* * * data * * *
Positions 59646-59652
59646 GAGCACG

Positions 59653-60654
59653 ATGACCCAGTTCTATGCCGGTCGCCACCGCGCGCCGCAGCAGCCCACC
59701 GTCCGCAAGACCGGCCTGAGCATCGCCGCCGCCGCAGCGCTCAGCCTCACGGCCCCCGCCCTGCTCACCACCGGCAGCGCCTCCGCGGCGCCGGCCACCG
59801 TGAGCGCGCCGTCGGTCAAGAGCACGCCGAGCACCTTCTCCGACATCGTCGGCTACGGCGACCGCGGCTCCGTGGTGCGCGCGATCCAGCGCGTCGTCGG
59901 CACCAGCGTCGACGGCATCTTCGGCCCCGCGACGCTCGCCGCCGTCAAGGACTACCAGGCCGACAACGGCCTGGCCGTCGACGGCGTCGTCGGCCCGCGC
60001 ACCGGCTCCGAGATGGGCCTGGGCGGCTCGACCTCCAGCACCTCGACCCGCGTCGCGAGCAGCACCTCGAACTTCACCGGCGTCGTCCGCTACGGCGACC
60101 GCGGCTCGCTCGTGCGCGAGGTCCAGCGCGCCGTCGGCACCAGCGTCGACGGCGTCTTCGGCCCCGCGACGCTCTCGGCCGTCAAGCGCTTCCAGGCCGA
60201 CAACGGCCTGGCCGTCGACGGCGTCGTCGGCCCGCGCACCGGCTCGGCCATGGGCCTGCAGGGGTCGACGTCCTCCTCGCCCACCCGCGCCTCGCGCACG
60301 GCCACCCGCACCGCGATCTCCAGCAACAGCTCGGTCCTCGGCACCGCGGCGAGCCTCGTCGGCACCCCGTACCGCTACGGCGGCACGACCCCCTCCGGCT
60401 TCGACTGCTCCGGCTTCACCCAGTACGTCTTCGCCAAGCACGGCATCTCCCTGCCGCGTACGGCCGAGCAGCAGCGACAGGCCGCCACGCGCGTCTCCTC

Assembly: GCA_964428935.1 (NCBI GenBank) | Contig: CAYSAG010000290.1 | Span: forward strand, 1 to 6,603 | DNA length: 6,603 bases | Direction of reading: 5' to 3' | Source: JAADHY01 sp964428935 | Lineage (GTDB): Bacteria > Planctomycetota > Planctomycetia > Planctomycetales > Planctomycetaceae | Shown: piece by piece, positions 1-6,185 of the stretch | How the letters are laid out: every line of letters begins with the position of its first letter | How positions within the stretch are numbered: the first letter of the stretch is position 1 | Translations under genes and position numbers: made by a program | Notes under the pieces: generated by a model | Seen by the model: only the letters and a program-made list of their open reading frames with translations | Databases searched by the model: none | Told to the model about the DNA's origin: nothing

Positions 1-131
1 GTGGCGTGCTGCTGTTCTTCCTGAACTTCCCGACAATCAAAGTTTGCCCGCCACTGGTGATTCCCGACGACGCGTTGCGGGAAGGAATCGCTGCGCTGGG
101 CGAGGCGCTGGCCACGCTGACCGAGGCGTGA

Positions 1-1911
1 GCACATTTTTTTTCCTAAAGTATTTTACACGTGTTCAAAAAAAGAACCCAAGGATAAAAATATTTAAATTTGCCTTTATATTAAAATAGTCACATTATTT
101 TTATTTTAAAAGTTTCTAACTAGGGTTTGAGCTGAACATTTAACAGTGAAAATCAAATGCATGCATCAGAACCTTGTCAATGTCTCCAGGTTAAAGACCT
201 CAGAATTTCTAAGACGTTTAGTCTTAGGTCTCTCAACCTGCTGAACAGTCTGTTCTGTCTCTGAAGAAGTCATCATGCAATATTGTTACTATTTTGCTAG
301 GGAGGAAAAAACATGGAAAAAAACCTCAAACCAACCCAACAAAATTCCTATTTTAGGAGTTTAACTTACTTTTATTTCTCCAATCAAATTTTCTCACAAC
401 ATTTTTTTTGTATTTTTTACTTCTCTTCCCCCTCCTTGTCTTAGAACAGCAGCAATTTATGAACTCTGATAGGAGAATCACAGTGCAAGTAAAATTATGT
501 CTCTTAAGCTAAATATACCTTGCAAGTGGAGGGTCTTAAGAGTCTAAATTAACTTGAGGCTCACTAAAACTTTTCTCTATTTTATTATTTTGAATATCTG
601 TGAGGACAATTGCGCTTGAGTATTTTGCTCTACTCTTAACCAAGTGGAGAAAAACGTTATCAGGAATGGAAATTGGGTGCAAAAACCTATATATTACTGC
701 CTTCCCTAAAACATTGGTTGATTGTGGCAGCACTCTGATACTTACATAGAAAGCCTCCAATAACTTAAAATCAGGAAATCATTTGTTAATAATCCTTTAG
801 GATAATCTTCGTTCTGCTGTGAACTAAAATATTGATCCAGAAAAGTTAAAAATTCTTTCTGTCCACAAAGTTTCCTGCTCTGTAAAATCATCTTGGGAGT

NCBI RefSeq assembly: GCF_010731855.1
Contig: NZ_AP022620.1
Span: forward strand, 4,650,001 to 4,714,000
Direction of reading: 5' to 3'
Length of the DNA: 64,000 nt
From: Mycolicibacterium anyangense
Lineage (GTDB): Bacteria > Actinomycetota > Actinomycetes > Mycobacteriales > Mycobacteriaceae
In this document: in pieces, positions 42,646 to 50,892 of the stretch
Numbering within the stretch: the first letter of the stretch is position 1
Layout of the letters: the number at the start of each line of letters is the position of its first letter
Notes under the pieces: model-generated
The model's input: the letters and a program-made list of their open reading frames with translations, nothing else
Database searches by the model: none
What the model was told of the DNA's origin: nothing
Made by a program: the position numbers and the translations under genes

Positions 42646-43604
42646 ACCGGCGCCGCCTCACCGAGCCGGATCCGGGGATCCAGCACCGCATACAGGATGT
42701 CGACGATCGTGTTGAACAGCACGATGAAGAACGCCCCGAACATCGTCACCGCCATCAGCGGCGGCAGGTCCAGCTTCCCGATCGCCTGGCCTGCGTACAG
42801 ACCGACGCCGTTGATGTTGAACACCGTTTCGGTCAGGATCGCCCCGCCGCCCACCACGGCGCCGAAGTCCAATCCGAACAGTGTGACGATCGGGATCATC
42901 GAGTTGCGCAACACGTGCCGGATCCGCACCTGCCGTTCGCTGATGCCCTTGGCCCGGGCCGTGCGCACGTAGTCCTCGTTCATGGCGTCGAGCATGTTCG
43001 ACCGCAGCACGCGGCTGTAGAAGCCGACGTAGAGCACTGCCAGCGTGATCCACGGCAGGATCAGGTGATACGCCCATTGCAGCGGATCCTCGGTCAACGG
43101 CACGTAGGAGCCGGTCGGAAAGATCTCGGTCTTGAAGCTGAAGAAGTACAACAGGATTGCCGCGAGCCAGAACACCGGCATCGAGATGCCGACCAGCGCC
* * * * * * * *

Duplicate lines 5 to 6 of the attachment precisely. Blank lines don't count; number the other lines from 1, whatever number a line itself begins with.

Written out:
59701 GTCCGCAAGACCGGCCTGAGCATCGCCGCCGCCGCAGCGCTCAGCCTCACGGCCCCCGCCCTGCTCACCACCGGCAGCGCCTCCGCGGCGCCGGCCACCG
59801 TGAGCGCGCCGTCGGTCAAGAGCACGCCGAGCACCTTCTCCGACATCGTCGGCTACGGCGACCGCGGCTCCGTGGTGCGCGCGATCCAGCGCGTCGTCGG